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Last week, Mr Selwood spoke about living in a Brighton house which was cold and damp, meaning the whole family had to sleep in the lounge.
An inadequate fence meant his daughter, who has Down syndrome, was often able to run away.
Mr Selwood said after the article in the Otago Daily Times, his landlord gave him a month to move out of the property.
He blamed him for the state of the house, he said.
He told this to the Ministry of Social Development soon after.
On Thursday he was offered a new state house in Green Island and yesterday he moved in.
It was one of 10 new state houses built in Dunedin through the regional housing scheme.
He was "quite shocked" to get a new house, he said.
"It’s unreal really. I’m quite shocked. I wasn’t expecting a brand new one, and so soon."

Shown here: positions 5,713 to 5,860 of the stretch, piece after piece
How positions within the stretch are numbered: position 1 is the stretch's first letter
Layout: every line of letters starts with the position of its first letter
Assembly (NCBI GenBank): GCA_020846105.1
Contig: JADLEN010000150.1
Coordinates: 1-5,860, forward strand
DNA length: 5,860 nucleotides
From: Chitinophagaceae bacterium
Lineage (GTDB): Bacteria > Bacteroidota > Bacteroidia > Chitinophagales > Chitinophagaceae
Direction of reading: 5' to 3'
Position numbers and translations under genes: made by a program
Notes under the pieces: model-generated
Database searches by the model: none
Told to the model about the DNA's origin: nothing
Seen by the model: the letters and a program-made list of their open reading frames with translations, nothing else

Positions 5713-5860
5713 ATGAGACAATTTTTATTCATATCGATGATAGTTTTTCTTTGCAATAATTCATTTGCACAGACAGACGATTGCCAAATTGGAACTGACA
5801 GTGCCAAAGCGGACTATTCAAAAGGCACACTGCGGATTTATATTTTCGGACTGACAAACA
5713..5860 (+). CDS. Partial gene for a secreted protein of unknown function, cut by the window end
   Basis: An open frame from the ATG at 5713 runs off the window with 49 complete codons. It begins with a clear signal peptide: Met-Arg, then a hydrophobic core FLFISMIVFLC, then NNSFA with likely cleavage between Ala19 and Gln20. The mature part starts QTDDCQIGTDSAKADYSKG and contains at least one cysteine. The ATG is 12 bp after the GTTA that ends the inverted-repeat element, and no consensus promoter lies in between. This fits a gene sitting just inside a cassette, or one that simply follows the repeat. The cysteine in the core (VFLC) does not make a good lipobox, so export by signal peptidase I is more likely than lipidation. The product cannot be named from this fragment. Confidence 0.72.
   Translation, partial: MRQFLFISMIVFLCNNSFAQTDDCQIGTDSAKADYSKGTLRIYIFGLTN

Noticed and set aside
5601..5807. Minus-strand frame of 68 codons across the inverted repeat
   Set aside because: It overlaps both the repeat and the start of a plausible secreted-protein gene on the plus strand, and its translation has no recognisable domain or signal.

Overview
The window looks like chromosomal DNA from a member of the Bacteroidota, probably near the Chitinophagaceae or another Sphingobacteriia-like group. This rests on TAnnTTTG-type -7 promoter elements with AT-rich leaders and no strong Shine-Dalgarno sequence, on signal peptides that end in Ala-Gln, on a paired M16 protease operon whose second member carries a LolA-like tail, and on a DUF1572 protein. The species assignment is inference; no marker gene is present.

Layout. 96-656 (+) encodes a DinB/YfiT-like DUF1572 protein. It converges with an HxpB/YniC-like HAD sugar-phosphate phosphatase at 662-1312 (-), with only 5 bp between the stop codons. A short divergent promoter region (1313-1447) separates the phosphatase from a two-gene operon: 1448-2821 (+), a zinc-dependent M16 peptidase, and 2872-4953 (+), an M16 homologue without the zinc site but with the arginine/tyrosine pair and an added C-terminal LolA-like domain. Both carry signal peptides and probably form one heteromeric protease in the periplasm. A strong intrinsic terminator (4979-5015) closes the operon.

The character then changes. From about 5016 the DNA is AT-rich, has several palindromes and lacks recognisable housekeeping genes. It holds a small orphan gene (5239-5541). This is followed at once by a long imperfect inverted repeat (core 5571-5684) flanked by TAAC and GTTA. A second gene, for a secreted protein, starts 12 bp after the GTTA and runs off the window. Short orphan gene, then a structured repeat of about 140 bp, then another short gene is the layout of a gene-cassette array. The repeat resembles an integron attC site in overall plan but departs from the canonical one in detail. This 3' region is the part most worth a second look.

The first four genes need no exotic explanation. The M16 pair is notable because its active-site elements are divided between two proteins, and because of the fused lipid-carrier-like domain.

It was great to be in a house that was "safe, warm and dry", he said.
Mr Selwood looks after his children full-time.
Ministry of Social Development regional director Sue Rissman said she was pleased Mr Selwood had been offered a brand new home.He went on the social housing register in February, she said.
Since then his need for a public house had increased and so the ministry had "worked hard" to find him somewhere permanent to live.
"The social housing register is not a time-ranked waitlist. In order to give priority to the people who most need our help with accommodation, we have a set of criteria that we follow when making housing assessments.
"It’s our priority that all New Zealanders have a warm, safe and dry place to live and we work with Housing New Zealand and community housing providers to make that happen."